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  • One of the problems with complex system design is that you cannot foresee the requirements at the beginning of the project. In many cases, where you think you can start with a set of requirements, that specifies the completely the properties of your system you end up with....
  • What is Software Engineering? The goal is to produce high quality software to satisfy a set of functional and nonfunctional requirements. How do we do that?
    First, and foremost, by acknowledging that it is a problem solving activity. That is, it has to rely on well known techniques that are used all over the world for solving problems. There are two major parts of any problem solving process:
    Analysis: Understand the nature of the problem. This is done by looking at the problem and trying to see if there are subaspects that can be solved independently from each other. This means, that we need to identify the pieces of the puzzle (In object-oriented development, we will call this object identification).
    Synthesis: Once you have identified the pieces, you want to put them back together into a larger structure, usually by keeping some type of structure within the structure.
    Techniques, Methodologies and Tools: To aid you in the analysis and synthesis you are using 3 types of weapons: Techniques are well known procedures that you know will produce a result (Algorithms, cook book recipes are examples of techniques). Some people use the word “method” instead of technique, but this word is already reserved in our object-oriented development language, so we won’t use it here. A collection of techniques is called a methodology. (A cookbook is a methodology). A Tool is an instrument that helps you to accomplish a method. Examples of tools are: Pans, pots and stove. Note that these weapons are not enough to make a really good sauce. That is only possible if you are a good cook. In our case, if you are a good software engineer. Techniques, methodologies and tools are the domain of discourse for computer scientists as well. What is the difference?
  • What is Software Engineering? The goal is to produce high quality software to satisfy a set of functional and nonfunctional requirements. How do we do that?
    First, and foremost, by acknowledging that it is a problem solving activity. That is, it has to rely on well known techniques that are used all over the world for solving problems. There are two major parts of any problem solving process:
    Analysis: Understand the nature of the problem. This is done by looking at the problem and trying to see if there are subaspects that can be solved independently from each other. This means, that we need to identify the pieces of the puzzle (In object-oriented development, we will call this object identification).
    Synthesis: Once you have identified the pieces, you want to put them back together into a larger structure, usually by keeping some type of structure within the structure.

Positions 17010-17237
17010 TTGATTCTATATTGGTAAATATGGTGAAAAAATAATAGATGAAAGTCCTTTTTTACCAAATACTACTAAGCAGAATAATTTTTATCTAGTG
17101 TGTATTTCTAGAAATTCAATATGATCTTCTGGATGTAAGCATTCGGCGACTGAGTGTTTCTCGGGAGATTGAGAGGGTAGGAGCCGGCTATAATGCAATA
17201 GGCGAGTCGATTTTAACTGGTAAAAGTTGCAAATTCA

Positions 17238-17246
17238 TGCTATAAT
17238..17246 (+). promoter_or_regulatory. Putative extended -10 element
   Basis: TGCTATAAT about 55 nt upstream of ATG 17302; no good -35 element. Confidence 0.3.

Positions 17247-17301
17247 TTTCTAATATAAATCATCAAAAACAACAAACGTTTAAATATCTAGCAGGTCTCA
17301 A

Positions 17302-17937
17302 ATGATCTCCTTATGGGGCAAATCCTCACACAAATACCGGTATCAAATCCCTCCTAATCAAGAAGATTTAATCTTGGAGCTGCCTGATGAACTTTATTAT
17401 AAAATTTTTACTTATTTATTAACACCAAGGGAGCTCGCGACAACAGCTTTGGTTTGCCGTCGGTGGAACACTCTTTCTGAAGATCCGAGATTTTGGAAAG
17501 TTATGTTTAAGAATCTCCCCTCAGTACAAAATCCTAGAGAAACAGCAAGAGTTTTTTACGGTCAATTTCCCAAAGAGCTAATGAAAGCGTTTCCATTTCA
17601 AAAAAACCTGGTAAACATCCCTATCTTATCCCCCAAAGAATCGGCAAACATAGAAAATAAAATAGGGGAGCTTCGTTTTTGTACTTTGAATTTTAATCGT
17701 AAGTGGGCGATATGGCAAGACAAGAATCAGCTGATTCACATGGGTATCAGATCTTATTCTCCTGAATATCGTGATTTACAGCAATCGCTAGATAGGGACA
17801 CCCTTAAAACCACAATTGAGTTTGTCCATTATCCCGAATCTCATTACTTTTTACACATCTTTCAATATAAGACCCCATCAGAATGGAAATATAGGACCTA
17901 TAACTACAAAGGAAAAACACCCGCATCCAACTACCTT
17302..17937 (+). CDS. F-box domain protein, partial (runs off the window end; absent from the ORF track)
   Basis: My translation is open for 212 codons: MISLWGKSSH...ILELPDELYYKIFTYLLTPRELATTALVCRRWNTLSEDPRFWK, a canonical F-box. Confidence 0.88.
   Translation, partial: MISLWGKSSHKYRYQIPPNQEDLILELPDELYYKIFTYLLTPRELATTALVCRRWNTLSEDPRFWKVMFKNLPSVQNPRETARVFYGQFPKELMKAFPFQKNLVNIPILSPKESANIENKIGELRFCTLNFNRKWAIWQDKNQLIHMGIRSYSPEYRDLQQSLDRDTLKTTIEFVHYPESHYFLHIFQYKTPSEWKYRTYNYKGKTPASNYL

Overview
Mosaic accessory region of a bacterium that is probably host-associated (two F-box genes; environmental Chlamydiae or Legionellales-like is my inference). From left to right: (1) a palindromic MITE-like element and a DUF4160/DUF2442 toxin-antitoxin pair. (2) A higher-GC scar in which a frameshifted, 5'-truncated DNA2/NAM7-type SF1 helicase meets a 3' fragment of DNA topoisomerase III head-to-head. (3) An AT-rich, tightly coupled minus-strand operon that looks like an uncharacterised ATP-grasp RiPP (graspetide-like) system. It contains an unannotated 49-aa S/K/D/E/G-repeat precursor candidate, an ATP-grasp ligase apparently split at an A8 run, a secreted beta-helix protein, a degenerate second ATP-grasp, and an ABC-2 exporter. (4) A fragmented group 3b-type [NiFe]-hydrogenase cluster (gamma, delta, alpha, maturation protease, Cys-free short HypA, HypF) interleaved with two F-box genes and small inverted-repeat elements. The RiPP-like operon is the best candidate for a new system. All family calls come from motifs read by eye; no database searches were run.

Techniques, Methodologies and Tools: To aid you in the analysis and synthesis you are using 3 types of weapons: Techniques are well known procedures that you know will produce a result (Algorithms, cook book recipes are examples of techniques). Some people use the word “method” instead of technique, but this word is already reserved in our object-oriented development language, so we won’t use it here. A collection of techniques is called a methodology. (A cookbook is a methodology). A Tool is an instrument that helps you to accomplish a method. Examples of tools are: Pans, pots and stove. Note that these weapons are not enough to make a really good sauce. That is only possible if you are a good cook. In our case, if you are a good software engineer. Techniques, methodologies and tools are the domain of discourse for computer scientists as well. What is the difference?
  • A computer scientist assumes that techniques, methodologies and tools are to be developed. They investigate in designs for each of these weapons, and prove theorems that specify they do what they are intended to do. They also design languages that allow us to express techniques. To do all this, a computer scientist has available an infinite amount of time.
    A software engineering views these issues as solved. The only question for the software engineer is how these tools, techniques and methodologies can be used to solve the problem at hand. What they have to worry about is how to do it under the time pressure of a deadline. In addition they have to worry about a budget that might constrain the solution, and often, the use of tools. Good software engineering tools can cost up to a couple of $10,000 Dollars (Galaxy, Oracle 7, StP/OMT)
    Object modeling is difficult. As we will see, good object modeling involves mastering complex concepts, terminology and conventions. It also requires considerable and sometimes subjective expertise in a strongly experience-based process. Beware of the false belief that technology can substitute for skill, and that skill is a replacement for thinking. offers this advise [cit Tillmann].
    Many organizations are frustrated with a lack of quality from their tool-based systems. However, the cause of this problem is often the false belief that a tool can be a substitute for knowledge and experience in understanding and using development techniques. Although CASE tools such as StP/OMT or Objectory and similar tools have the potential to change how people design applications, it is a mistake to think they can replace the skills needed to understand and apply underlying techniques such as object, functional or dynamic modeling. You cannot substitute hardware and software for grayware (brain power) [cit Tillmann]: Buying a tool does not make a poor object modeler a good object modeler. Designers need just as much skill in applying techniques with CASE tools as they did with pen and paper.